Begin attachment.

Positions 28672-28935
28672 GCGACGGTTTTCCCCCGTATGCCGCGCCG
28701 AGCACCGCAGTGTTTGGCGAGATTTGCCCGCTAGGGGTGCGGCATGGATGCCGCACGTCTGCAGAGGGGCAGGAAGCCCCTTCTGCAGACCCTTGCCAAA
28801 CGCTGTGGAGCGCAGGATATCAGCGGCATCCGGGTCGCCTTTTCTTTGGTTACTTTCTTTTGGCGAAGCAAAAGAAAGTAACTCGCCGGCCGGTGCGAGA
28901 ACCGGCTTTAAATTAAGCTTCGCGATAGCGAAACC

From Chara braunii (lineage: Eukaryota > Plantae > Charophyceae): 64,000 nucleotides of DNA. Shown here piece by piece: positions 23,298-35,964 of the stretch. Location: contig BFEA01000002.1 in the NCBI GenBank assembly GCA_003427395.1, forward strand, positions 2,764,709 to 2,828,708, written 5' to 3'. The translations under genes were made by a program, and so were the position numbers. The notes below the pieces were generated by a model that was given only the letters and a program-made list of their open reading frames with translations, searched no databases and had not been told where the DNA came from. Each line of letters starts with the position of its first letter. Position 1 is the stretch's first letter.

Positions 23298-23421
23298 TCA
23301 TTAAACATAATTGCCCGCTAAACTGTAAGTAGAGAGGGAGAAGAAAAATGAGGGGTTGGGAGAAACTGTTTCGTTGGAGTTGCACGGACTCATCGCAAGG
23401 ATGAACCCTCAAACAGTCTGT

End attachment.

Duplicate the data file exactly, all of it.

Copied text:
Positions 28672-28935
28672 GCGACGGTTTTCCCCCGTATGCCGCGCCG
28701 AGCACCGCAGTGTTTGGCGAGATTTGCCCGCTAGGGGTGCGGCATGGATGCCGCACGTCTGCAGAGGGGCAGGAAGCCCCTTCTGCAGACCCTTGCCAAA
28801 CGCTGTGGAGCGCAGGATATCAGCGGCATCCGGGTCGCCTTTTCTTTGGTTACTTTCTTTTGGCGAAGCAAAAGAAAGTAACTCGCCGGCCGGTGCGAGA
28901 ACCGGCTTTAAATTAAGCTTCGCGATAGCGAAACC

From Chara braunii (lineage: Eukaryota > Plantae > Charophyceae): 64,000 nucleotides of DNA. Shown here piece by piece: positions 23,298-35,964 of the stretch. Location: contig BFEA01000002.1 in the NCBI GenBank assembly GCA_003427395.1, forward strand, positions 2,764,709 to 2,828,708, written 5' to 3'. The translations under genes were made by a program, and so were the position numbers. The notes below the pieces were generated by a model that was given only the letters and a program-made list of their open reading frames with translations, searched no databases and had not been told where the DNA came from. Each line of letters starts with the position of its first letter. Position 1 is the stretch's first letter.

Positions 23298-23421
23298 TCA
23301 TTAAACATAATTGCCCGCTAAACTGTAAGTAGAGAGGGAGAAGAAAAATGAGGGGTTGGGAGAAACTGTTTCGTTGGAGTTGCACGGACTCATCGCAAGG
23401 ATGAACCCTCAAACAGTCTGT